No association between latent toxoplasmosis and multiple body measures in U.S. adults


toxoplasmosis, body measures, intracellular parasite, infectrions


Toxoplasma gondii (Nicolle et Manceaux, 1908) is an intracellular parasite that can cause ongoing latent infection persisting for the duration of a non-definitive host's life. Affecting approximately one-third of the world's population, latent toxoplasmosis has been associated with neuropsychological outcomes and a previous report suggested an association between latent toxoplasmosis and adult height. Given the large number of people with latent toxoplasmosis and its potential associations with human height, we sought to better understand the association between latent toxoplasmosis and human morphology by evaluating seropositivity for T. gondii and multiple body measures reported in the National Health and Nutrition Examination Survey III (NHANES III) and in the more recent continuous NHANES data sets from the United States Centers for Disease Control and Prevention for which data on T. gondii are available. In these analyses, latent toxoplasmosis was not associated with any of the body measures assessed in the NHANES datasets even after taking into account interactions between latent toxoplasmosis and testosterone suggesting that in these samples, latent toxoplasmosis is not associated with adult morphology including height.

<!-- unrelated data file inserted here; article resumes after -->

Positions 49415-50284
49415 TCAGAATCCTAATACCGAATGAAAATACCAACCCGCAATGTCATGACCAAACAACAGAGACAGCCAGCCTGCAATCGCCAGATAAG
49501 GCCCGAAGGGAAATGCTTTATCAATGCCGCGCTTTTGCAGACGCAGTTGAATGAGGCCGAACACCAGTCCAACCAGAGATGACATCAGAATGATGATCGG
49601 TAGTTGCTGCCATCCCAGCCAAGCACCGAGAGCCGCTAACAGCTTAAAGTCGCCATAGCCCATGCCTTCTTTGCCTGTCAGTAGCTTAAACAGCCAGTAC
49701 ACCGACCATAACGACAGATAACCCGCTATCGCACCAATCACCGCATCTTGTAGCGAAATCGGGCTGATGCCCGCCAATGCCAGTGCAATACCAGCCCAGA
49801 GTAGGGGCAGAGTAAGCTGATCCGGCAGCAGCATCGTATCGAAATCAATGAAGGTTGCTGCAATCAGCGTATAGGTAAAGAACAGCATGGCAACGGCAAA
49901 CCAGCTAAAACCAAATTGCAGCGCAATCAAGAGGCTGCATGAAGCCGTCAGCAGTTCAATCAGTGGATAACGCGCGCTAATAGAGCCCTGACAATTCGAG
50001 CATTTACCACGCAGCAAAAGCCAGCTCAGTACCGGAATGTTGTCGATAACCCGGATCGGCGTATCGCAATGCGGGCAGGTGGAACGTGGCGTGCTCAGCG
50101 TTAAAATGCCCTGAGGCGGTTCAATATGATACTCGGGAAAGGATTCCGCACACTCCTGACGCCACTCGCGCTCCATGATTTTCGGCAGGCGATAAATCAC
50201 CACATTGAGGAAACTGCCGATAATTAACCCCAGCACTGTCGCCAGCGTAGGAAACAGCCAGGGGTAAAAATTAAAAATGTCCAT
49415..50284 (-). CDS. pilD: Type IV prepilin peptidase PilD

Original Publication Citation

Berrett, Andrew N., Shawn D. Gale, Lance D. Erickson, Bruce Brown, and Dawson W. Hedges. (2016). “No association between latent toxoplasmosis and multiple body measures in U.S. adults.” Folia Parasitologica. 63:034. DOI: 10.14411/fp.2016.034.

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Peer-Reviewed Article

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Folia Parasitologica




Family, Home, and Social Sciences



University Standing at Time of Publication

Associate Professor